For Sale By:Dealer
Number of Cylinders: 8
Sub Model: xp8
Exterior Color: Black
Interior Color: Gray
Redwood City, California, United States
Think of mid-engined supercars and your mind is bound to gravitate towards Europe, but the United States has been known to make a handful from time to time - exceptional vehicles from the likes of Vector, SSC, Mosler, Hennessey, and Saleen. But long before any of those came around, Ford famously became obsessed with beating Ferrari at its own game, leading to the development of the iconic GT40.
The story is well known, sending Ford to the checkered flag at Le Mans four times in a row in the late 1960s. Ford and Shelby also built over 100 for public consumption, but just four of them were roadsters. Of those only one remains in original condition, and now that exceedingly rare example going up for auction.
Consigned to RM Auctions for its mid-August sale during Pebble Beach weekend in Monterey, California, this 1965 model is the first GT40 Roadster built. It was used as a development and demonstration vehicle for Ford and Shelby. Carroll Shelby himself drove Henry Ford II in this very car during one of many test and demo events, this time held for Ford's board of directors in Los Angeles.
There may be a burgeoning problem with exhaust leaks in the 2011-2014 model year Ford Explorer. The National Highway Traffic Safety Administration is examining multiple complaints of a gasoline smell in the cabin of these SUVs. However, the exact cause of this problem is still unknown.
"The agency is reviewing all available data and will take appropriate action as warranted," said a NHTSA spokesperson in an email to Automotive News. Owners seem to generally complain on the regulator's website of the smell entering the cabin through the air vents. At this time, the government organization has not yet opened an official investigation into the problem, though. When it does begin inspecting vehicles, NHTSA posts a detailed breakdown of its public data online.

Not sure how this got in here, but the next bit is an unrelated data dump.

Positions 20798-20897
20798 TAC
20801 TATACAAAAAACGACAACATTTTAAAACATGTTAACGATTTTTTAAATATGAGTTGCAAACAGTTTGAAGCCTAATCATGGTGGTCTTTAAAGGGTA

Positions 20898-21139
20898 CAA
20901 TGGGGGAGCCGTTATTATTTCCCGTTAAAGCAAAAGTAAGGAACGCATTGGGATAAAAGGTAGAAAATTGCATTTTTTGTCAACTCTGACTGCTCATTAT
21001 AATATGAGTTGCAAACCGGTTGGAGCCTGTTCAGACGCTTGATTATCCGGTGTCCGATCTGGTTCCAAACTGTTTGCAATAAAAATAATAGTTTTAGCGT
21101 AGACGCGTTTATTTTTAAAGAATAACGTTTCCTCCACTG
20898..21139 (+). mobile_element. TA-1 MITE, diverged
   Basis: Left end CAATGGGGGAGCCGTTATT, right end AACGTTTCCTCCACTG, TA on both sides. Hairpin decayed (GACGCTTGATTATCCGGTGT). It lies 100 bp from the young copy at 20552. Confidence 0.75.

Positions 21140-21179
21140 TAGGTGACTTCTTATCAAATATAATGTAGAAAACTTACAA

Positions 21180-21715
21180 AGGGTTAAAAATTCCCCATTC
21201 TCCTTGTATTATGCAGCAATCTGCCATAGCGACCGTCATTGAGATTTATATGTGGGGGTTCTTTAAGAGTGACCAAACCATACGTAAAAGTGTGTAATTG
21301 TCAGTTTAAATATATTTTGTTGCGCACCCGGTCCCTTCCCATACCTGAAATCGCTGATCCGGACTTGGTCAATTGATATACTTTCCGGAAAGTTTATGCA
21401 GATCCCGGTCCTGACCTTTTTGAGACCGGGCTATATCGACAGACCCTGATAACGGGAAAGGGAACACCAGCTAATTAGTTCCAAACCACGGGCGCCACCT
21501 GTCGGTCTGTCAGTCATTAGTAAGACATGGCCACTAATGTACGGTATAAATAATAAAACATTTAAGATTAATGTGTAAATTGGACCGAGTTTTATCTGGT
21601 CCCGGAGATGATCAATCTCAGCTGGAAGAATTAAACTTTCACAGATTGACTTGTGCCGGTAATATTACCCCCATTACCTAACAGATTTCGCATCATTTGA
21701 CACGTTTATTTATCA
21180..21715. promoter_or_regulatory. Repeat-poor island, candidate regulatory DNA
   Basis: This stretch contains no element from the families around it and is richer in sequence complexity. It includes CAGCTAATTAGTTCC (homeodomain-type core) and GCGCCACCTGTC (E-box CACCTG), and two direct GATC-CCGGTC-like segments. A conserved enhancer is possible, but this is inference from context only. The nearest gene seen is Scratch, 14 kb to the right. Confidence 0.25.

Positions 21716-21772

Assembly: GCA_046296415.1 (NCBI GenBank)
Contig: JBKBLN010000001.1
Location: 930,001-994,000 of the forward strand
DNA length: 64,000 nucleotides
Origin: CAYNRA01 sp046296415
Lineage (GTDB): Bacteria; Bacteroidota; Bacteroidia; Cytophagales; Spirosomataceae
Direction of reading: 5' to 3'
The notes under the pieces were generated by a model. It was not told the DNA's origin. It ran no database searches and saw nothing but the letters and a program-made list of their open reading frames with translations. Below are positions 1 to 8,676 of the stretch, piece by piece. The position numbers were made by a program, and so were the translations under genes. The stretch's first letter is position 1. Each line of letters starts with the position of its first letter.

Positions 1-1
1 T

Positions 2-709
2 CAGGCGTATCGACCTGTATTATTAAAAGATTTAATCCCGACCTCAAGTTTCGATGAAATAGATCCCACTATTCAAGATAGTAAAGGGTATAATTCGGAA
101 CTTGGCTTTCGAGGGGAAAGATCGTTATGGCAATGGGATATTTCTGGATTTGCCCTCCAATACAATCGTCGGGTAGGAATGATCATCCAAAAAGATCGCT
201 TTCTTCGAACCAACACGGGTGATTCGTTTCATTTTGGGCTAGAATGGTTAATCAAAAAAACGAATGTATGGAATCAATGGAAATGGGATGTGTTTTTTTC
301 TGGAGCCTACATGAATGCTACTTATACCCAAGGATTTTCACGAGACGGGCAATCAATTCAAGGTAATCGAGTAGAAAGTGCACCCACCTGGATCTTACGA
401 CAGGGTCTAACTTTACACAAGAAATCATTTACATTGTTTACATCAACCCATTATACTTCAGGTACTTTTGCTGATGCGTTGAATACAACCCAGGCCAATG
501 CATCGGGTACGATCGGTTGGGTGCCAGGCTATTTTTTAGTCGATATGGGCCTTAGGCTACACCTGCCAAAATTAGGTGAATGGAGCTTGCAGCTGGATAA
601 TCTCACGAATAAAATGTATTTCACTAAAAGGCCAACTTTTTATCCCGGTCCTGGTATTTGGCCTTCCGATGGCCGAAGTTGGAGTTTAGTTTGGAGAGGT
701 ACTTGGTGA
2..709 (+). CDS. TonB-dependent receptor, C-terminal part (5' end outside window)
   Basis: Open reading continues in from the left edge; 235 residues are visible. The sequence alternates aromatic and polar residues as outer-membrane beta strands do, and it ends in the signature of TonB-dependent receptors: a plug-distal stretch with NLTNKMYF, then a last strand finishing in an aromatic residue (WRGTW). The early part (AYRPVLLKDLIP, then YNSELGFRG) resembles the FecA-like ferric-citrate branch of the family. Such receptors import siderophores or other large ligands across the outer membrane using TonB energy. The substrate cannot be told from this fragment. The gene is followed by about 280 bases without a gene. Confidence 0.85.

Similar problems have been reported about the Explorer in the past, though. In 2013, Ford issued a recall for the 2013 model year of the SUV due to a fuel leak that could cause drivers to smell a gasoline odor and repaired them again later for another possible leak. In response to Autoblog's questions, Ford responded via email: "We are not aware of a NHTSA investigation. We are currently reviewing the case and in the event that any action is required, we will address it promptly."
At present, over 90 percent of all new vehicles sold in the United States today are equipped with event data recorders, more commonly known as black boxes. If the National Highway Traffic Safety Administration gets its way, that already high figure will swell to a full 100 percent in short order.
Such automotive black boxes have been in existence since the 1990s, and all current Ford, General Motors, Mazda and Toyota vehicles are so equipped. NHTSA has been attempting to make these data recorders mandatory for automakers, and according to The Detroit News, the White House Office of Management Budget has just finished reviewing the proposal, clearing the way. Now NHTSA is expected to draft new legislation to make the boxes a requirement.
One problem with current black boxes is that there's no set of standards for automakers to follow when creating what bits of data are recorded, and for how long or in what format it is stored. In other words, one automaker's box is probably not compatible with its competitors.